The function of GARP has been elucidated by ectopic over-expression in human alloantigen-specific Th cells and down-regulation of GARP in human antigen-specific Treg cells [21, 29]. Retroviral over-expression of GARP in Th cells, after some rounds of TCR stimulation, leads to an efficient and stable reprogramming/transdifferentiation of the established effector toward the regulatory program. This finding is associated with constitutive expression of FOXP3, the β-galactoside binding protein lectin, galactoside-binding, soluble, 3 (LGALS3) [8, 30], and the cysteine-endoprotease legumain (LGMN) [8] and with an extended Treg-signature with suppression of effector cytokine production and acquisition of regulatory functions similar to those of Treg cells [21, 29]. Thus, a FOXP3-regulating gene has been identified in the human system, and this finding suggests that the GARP signaling pathway may have direct therapeutic applications [28, 31] similar to those that have been described for CD83 in the murine system [32].

In contrast, lentiviral down-regulation of GARP in human alloantigen-specific Treg cells by specific small interfering RNA (siRNA) substantially impairs suppressor function and FOXP3 expression that is associated with impaired induction of CD83 and CD27, both known to regulate FOXP3 [21, 32, 33]. More striking is the fact that similar changes are induced by the down-regulation of FOXP3 in Treg cells, a finding that provides compelling evidence for a GARP-FOXP3 positive feedback loop in Treg cells. Because this feedback loop seems to be interrelated with other FOXP3-regulating systems such as CD83 and CD27, the existence of a higher-order regulatory network as discussed recently by Hori [13], can be speculated (Figure 1a).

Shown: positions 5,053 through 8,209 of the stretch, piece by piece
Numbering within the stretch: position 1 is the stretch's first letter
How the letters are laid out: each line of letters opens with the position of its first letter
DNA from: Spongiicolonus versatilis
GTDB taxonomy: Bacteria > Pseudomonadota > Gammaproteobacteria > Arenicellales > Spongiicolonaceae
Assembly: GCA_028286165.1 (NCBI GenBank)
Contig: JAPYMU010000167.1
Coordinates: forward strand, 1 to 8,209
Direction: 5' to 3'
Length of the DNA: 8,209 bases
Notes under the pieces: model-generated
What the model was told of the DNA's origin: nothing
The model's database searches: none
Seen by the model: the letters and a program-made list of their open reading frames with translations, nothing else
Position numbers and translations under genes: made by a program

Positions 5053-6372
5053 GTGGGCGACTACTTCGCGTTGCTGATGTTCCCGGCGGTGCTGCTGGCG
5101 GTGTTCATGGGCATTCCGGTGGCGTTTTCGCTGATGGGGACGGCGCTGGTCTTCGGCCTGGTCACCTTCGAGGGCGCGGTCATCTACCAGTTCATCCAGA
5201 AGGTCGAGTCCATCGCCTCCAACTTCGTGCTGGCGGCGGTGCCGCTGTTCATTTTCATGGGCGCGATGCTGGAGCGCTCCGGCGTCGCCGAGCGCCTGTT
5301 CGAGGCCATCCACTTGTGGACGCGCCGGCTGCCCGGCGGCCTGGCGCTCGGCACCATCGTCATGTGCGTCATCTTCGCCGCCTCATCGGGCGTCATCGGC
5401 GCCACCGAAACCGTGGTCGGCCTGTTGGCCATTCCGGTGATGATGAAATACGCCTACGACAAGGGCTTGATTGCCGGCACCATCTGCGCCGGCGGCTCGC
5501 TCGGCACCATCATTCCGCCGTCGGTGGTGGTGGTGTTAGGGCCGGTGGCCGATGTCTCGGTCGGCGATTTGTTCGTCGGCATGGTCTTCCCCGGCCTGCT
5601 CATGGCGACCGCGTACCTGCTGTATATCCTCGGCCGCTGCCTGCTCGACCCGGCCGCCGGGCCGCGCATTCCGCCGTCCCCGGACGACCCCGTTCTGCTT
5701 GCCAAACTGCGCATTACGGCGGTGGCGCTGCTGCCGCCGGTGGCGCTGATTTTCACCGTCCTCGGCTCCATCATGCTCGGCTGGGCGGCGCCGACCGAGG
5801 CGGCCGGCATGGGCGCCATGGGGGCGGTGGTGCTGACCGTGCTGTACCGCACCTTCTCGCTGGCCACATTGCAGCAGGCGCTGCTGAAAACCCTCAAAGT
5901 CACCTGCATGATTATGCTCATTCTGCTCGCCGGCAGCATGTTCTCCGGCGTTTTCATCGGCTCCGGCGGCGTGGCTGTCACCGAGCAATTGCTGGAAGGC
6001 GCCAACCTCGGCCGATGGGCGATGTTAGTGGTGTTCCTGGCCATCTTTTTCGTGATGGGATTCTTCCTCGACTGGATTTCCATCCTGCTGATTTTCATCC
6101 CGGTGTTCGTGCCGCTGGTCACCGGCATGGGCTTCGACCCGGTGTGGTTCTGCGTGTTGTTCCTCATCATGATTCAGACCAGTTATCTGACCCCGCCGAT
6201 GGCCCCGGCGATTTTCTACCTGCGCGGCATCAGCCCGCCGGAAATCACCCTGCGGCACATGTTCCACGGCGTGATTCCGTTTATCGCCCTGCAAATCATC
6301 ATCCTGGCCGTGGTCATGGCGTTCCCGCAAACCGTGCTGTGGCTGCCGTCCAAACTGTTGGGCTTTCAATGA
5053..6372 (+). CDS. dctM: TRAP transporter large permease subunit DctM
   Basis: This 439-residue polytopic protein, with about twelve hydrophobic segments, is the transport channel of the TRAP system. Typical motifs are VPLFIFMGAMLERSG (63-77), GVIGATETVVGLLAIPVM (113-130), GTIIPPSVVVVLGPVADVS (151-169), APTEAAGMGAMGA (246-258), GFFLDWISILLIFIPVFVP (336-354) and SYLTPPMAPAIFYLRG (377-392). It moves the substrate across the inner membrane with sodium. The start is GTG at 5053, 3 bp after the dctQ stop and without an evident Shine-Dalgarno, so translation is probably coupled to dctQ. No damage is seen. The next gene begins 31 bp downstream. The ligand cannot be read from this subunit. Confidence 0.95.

Figure 1
figure 1